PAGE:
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Festivals and Events in Mexico

Mexicans celebrate their festivals with gusto, whether it is Guadalupe Day, Christmas or the feast of the local saint. September 15th and 16th are celebrated as Independence Days. In fact, there are some 5,000 to 6,000 celebrations every year, from spontaneous local events to formal nationwide celebrations.

An annual fiesta or festival is held in every Mexican city, town and village, to felicitate the patron saint of the area. The festival begins at the crack of dawn with a burst of fireworks and the peel of bells. The day is spent in merry-making and worshipping. The churches are decked with flowers and colourful streamers. Candles and prayers are offered. The markets and plazas are festive and crowded with revelers, who hold parades and pageants dance and gamble and feast. The festival culminates in a grand display of fireworks at night.

While the village fiestas center more around worship and religion compared to the larger towns and cities. Cockfights and amateur bullfights are held in the village fiesta. Professional bullfights, plays and fairs mark the city fiestas, where merry-makers ride Ferris wheels and merry-go-rounds and shop at the colourful stalls. The junkets and revelry carry on all day.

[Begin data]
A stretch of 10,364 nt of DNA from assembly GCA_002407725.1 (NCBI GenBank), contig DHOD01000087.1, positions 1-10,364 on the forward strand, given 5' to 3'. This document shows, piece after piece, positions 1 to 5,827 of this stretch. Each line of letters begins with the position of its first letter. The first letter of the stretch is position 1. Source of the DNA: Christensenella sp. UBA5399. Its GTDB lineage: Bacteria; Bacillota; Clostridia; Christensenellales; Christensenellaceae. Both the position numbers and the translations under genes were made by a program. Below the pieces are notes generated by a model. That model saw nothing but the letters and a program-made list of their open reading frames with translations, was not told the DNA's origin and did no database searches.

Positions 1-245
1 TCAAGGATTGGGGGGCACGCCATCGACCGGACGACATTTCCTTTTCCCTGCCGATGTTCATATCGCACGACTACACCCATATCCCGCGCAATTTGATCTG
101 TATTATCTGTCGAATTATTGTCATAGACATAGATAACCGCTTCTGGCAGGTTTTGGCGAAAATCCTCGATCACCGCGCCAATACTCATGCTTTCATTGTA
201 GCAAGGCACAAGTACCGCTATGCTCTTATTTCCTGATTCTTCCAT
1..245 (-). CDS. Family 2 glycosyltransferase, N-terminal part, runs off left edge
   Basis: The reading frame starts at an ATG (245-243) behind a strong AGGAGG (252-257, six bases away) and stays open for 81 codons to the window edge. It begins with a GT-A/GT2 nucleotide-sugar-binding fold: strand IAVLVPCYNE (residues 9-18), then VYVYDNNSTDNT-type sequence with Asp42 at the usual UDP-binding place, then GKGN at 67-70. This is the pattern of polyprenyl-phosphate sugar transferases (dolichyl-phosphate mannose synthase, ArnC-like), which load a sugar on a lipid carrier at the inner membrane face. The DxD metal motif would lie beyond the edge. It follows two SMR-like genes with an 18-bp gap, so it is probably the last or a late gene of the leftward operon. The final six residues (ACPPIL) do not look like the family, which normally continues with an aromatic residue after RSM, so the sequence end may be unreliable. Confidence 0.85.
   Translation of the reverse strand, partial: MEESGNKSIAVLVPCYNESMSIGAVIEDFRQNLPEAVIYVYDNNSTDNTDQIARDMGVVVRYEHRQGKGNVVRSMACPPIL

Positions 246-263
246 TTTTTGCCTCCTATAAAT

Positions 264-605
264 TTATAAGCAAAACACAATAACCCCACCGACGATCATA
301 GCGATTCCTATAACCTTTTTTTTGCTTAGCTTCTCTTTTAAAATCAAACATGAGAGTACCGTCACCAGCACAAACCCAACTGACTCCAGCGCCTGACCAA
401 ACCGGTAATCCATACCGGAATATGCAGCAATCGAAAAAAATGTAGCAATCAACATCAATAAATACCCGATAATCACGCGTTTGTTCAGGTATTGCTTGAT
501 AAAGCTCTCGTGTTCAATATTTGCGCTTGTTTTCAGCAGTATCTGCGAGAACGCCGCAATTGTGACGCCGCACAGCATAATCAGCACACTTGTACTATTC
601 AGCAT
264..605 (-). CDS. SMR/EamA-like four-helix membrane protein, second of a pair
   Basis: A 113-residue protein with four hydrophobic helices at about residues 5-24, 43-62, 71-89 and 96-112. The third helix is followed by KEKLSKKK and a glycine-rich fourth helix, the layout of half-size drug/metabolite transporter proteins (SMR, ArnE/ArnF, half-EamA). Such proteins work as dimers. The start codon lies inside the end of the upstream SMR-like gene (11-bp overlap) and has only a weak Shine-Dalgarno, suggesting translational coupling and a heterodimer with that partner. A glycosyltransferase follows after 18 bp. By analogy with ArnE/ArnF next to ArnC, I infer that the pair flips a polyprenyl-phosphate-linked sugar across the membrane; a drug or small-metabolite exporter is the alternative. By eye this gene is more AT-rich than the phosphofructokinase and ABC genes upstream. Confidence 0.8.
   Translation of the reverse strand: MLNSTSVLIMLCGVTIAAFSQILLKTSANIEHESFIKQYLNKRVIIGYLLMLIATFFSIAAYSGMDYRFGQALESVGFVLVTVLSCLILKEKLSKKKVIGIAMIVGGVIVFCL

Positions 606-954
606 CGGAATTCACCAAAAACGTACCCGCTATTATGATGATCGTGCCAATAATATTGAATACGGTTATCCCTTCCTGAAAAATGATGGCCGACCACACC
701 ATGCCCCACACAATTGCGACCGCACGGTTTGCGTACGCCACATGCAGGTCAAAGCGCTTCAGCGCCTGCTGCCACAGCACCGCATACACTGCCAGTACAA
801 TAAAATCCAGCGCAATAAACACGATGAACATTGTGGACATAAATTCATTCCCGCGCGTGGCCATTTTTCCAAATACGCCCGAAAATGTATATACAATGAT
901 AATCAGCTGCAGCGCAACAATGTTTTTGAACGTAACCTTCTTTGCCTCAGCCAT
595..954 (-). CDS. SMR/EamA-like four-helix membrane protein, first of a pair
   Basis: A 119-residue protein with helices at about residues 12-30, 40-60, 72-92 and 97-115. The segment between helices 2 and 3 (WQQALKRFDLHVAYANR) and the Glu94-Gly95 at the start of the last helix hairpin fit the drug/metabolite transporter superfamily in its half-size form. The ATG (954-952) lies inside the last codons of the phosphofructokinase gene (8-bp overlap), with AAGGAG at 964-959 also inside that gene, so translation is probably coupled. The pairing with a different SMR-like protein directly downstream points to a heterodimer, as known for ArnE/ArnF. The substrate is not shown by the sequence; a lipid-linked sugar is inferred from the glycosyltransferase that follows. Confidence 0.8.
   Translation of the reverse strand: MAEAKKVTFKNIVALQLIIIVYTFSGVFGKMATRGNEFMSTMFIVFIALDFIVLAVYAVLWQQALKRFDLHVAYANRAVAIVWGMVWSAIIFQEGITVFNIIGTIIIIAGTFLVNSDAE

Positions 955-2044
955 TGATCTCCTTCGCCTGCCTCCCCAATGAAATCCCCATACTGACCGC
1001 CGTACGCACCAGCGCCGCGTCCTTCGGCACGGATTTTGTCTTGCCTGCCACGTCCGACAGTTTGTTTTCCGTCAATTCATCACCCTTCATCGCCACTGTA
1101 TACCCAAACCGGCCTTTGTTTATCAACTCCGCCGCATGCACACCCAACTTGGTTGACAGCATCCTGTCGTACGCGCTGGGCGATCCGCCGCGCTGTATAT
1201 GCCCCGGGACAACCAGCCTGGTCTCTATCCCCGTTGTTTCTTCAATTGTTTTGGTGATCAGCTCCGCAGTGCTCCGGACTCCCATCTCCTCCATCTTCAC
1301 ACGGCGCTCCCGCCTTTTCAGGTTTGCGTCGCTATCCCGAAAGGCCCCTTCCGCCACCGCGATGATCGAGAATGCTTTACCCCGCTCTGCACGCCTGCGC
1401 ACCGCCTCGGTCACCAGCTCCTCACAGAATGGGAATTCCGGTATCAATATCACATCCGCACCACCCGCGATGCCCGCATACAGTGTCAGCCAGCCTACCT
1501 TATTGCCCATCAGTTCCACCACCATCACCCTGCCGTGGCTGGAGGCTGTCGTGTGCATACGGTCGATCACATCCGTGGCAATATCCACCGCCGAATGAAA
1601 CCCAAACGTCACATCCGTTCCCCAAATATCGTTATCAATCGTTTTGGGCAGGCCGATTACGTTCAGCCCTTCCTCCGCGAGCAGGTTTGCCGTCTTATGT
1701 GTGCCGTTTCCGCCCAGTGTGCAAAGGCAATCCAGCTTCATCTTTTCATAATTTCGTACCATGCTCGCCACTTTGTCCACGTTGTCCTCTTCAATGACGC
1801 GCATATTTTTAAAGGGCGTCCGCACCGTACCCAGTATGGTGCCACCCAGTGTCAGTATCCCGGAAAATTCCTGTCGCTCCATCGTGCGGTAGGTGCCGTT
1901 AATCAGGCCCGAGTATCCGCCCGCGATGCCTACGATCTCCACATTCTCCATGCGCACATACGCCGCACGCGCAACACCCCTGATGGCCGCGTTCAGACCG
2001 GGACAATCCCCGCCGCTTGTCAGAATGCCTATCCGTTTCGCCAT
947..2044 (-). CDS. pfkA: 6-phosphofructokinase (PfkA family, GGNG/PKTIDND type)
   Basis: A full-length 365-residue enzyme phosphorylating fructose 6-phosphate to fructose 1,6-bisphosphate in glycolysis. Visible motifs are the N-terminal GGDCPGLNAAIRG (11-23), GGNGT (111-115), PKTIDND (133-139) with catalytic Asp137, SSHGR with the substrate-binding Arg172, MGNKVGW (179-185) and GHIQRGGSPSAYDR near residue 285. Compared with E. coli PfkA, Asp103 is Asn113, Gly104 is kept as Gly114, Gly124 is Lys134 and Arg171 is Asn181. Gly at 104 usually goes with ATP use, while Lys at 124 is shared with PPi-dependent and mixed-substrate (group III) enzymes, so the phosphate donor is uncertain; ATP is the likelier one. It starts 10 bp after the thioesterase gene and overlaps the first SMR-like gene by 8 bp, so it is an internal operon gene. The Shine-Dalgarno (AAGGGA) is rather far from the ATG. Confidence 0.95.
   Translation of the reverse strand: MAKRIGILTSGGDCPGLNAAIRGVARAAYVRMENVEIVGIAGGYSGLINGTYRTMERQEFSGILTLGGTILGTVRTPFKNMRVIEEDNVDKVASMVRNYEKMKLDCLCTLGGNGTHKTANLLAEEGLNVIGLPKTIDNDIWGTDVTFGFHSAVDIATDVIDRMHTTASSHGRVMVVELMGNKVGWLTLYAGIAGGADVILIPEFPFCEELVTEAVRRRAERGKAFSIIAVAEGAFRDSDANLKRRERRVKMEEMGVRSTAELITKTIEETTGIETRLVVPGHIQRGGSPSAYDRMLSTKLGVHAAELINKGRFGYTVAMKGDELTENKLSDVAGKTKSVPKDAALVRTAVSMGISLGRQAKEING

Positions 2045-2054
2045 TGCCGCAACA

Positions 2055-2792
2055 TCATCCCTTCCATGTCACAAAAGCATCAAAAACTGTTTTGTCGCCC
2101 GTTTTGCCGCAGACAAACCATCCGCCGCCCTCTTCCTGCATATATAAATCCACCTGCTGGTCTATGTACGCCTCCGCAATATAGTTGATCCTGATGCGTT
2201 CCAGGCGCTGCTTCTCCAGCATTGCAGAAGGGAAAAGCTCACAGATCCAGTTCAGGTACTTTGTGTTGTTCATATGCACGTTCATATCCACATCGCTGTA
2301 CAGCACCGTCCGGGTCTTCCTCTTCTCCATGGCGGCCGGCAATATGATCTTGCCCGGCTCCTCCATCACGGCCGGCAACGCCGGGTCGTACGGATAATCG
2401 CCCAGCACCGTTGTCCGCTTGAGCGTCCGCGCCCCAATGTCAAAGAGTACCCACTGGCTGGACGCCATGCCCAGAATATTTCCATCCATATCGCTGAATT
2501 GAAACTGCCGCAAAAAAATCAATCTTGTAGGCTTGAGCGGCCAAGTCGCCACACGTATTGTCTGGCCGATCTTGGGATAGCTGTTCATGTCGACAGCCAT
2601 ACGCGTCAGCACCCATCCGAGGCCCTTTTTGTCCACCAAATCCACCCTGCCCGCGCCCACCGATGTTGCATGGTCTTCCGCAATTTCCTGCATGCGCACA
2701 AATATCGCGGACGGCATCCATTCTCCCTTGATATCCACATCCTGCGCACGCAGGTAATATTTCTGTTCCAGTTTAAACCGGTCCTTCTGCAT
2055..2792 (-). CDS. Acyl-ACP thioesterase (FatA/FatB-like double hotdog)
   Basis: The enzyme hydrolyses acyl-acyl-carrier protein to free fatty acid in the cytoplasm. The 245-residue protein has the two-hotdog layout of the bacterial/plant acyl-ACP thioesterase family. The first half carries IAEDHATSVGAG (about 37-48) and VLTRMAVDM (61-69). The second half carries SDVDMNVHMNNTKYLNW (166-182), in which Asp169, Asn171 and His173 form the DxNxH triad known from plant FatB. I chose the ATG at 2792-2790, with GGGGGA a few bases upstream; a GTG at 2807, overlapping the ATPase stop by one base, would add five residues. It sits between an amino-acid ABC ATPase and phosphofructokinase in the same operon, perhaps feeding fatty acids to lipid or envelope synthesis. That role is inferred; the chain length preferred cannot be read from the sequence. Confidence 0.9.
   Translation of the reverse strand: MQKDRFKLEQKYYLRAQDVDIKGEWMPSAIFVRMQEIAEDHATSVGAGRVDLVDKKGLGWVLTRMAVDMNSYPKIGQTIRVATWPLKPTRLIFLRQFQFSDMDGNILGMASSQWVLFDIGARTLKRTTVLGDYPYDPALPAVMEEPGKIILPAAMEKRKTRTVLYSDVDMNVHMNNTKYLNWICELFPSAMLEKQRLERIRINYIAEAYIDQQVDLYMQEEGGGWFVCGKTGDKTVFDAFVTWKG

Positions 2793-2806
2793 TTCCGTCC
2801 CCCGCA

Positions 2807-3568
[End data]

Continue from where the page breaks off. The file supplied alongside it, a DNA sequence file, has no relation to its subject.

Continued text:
December 12th is Guadalupe Day, Mexico’s most important holiday, in honour of the country’s patron saint, the Virgin of Guadalupe. The festival marks the day the Virgin is believed to have appeared as an Indian maiden on Tepeyac Hill in Mexico City.

The lead-up to Christmas is acted out in nine ceremonies called posadas. People get together with their friends and relatives to act out the journey of Mary and Joseph to Bethlehem. After the posadas, the children play a game called pinata. The pinata is an earthenware or papier-mache container filled with toys, candy and fruit. A pinata is suspended at a height and the children take it in turns to smash the pinata with a stick while blindfolded. There is a scramble for the loot when the pinata breaks.

The children have another treat on Twelfth Night, the twelfth day after Christmas when parents fill their shoes with gifts. They are showered with still more presents on the Feast of Epiphany. There are parties, parades, fiestas and bullfights on Candlemas Day.

New Years day is a major celebration all over Mexico; livestock fairs are held in provinces. Pets, livestock and domestic animals are honoured on the Feast of San Antonio Abad. Veracruz and Mazatlan have the biggest Pre-Lenten Carnivals. The Holy Week (Semana Santa) is Mexico’s biggest holiday.

Cuahuatemoc Day is celebrated with dances and ceremonies in Mexico City. There is a large fair in Guadalajara during the October Festival. The mariachis festival is also unforgettable.


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